San Antonio faces some risk that legislation that failed this past session could pass in the 2017 session. Texas Tea Party activists and lawmakers have pledged to renew those efforts. Dugan noted that if more stringent annexation laws had been in effect decades ago, San Antonio’s expansion would have stopped inside Loop 410.
Nirenberg said he “is less concerned about the Legislature’s ticking clock than about getting things right.”
Meanwhile, Alamo Ranch homeowners are trying to incorporate as a city. Organized property owners in the area received notice from their attorney, Art Martinez de Vara, that the City will respond to their incorporation petition in the next few month.
Cash told the Rivard Report that San Antonio already has plenty of issues to address.
“What (the city is) doing is completely wrong and everyone in the unincorporated areas that will be effected by these annexation sees a big greedy city that has a difficult time addressing their own inner city problems,” Cash said. “(The city has) logged thousands of 3-1-1 requests for maintenance and repairs. They have deteriorating areas throughout the city and can’t even negotiate a police contract. They need to fix what they have instead of adding more land, people and issues.”
A majority of City Council members clearly see things differently, believing the growing number of people living close to San Antonio and relying on its utilities and other services and amenities, ought to pay city taxes. Councilmember Ray Lopez (D6) said the City must take the initiative.
“Everybody recognizes the old saying, ‘If you build it, they will come,’ but that has really morphed into, ‘You better build it because they’re coming,’” Lopez said Tuesday. “There’s no question people are coming here, whether it’s in San Antonio’s boundaries or not.”
City Manager Sheryl Sculley told City Council that the City has to anticipate and manage growth at the same time it continues to focus on redevelopment efforts in the inner city.
“We have developers, homebuilders, realtors suggesting that people come and live outside of the city, pay lower taxes and enjoy the benefits of San Antonio,” she said. “These are folks who use our (South Texas) Medical Center, universities, museums and cultural activities.”
Cash took issue with Sculley’s suggestion.
“The city’s position is to portray the folks in unincorporated areas as freeloaders who come in and use city services and do not pay for it,” he said. “I would argue that we pay for it each and every time we go inside the city and spend money on fuel, food, entertainment, medical and any other time we spend money inside San Antonio. We pay for it in the way of sales tax.”
Councilmember Joe Krier (D9) said smart growth is vital, but want to be assured essential services are adequately balanced citywide.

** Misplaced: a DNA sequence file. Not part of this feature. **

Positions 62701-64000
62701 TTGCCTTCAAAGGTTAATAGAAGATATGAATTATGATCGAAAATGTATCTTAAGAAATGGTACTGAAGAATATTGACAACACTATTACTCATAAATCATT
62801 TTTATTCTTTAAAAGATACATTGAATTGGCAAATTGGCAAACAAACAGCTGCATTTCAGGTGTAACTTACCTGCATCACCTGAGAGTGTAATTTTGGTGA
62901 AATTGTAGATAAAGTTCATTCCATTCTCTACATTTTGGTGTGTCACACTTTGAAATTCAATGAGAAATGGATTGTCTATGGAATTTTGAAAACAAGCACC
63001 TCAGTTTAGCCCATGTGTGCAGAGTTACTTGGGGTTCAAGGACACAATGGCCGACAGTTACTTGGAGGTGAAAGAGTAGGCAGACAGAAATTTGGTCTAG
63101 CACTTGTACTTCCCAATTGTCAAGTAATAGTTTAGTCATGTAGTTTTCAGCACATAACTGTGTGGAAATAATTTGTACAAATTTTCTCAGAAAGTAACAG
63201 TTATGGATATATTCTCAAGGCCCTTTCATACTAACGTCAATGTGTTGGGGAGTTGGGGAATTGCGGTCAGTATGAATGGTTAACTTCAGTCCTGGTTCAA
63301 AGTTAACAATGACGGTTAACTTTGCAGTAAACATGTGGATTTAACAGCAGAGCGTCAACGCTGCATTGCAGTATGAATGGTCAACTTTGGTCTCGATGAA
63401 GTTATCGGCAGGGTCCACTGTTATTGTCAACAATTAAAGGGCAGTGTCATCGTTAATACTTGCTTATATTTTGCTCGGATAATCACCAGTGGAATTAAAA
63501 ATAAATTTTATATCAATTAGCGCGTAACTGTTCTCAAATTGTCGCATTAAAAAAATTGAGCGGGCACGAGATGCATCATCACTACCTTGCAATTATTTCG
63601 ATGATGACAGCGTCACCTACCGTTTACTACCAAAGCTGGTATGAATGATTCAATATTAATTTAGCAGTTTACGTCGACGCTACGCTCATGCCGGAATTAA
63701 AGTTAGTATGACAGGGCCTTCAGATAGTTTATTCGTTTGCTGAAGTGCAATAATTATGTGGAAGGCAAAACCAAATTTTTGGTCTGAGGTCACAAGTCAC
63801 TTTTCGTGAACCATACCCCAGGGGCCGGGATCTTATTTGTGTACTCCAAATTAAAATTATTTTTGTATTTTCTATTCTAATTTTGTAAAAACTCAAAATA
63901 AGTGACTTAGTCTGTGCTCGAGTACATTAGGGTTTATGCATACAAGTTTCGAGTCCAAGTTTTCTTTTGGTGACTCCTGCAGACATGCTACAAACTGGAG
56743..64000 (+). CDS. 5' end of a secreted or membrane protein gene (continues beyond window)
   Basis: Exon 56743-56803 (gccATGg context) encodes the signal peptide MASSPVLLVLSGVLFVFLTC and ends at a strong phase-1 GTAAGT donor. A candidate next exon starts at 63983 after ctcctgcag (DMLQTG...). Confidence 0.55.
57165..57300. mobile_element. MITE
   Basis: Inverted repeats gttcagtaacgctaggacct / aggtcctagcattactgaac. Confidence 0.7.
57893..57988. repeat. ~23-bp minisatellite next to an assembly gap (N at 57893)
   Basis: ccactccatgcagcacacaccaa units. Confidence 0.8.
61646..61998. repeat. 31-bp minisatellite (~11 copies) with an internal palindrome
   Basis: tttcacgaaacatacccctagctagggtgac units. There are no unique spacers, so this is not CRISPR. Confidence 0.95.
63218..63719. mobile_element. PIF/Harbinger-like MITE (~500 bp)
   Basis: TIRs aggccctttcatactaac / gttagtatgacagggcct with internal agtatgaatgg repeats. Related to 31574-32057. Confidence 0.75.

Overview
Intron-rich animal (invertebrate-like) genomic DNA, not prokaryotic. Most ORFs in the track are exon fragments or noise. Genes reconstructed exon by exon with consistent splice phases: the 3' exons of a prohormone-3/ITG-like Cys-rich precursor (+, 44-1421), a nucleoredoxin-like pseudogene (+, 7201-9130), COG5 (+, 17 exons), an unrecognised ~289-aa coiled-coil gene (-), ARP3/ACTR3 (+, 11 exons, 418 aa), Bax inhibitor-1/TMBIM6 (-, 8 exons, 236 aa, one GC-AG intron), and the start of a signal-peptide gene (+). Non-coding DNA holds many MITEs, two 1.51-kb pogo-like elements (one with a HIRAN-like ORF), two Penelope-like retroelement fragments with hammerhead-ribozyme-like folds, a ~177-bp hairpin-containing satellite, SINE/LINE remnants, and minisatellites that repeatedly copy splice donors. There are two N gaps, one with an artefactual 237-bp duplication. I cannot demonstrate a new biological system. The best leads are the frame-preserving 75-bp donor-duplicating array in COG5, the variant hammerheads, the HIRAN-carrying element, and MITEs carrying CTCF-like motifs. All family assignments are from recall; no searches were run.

“These big new neighborhoods make sense until there’s a really big fire or a big crime wave,” Krier said Tuesday.
Gonzales said better streets, drainage and sidewalks, and policies to accelerate infill development, would attract more people to move into the urban core at less long-term expense to the City.
“We could have even more desirable neighborhoods,” Gonzales said. “But if we can’t bring the inner city up to par, we’ll never have balanced growth.”
Cash sees the situation mostly as a fiscal issue.
“We did not help to incur the debt San Antonio has, so why are we being forced to pay for it? We also want a voice and the ability to vote on whether become part of San Antonio. After all, we choose not to live in the city for a reason.”
Drennon said small communities that try to stave off being swallowed by nearby larger cities use incorporation as an “exclusionary device” so they can dictate their own development pattern, such as not having any multi-family housing.
“It’s so a community can say ‘We’re better off as just a rough and tumble city,’ something like that. There’s nothing wrong with it,” she added.
Sculley acknowledged that growth through annexation typically draws opposition.
“Planning for these areas doesn’t come without controversy,” Sculley told City Council.
Nirenberg asked City staff to alert residents currently living near the areas targeted for annexation, including Camelot II neighborhood in the I-10 East corridor in an unincorporated area near Windcrest, within San Antonio’s extraterritorial jurisdiction. It lacks basic services such as garbage collection. Nirenberg said the City and County have been working to address the problem of uncollected trash and dumping there.
Starting in mid-September, City Council and the City’s Planning and Zoning Commissions will hold separate public hearings on the limited annexation of the priority areas along I-10 West and I-10 East, and U.S. 281 North.
*Featured/top image: A Centex sign advertising “no city taxes” in Alamo Ranch. Photo by Scott Ball.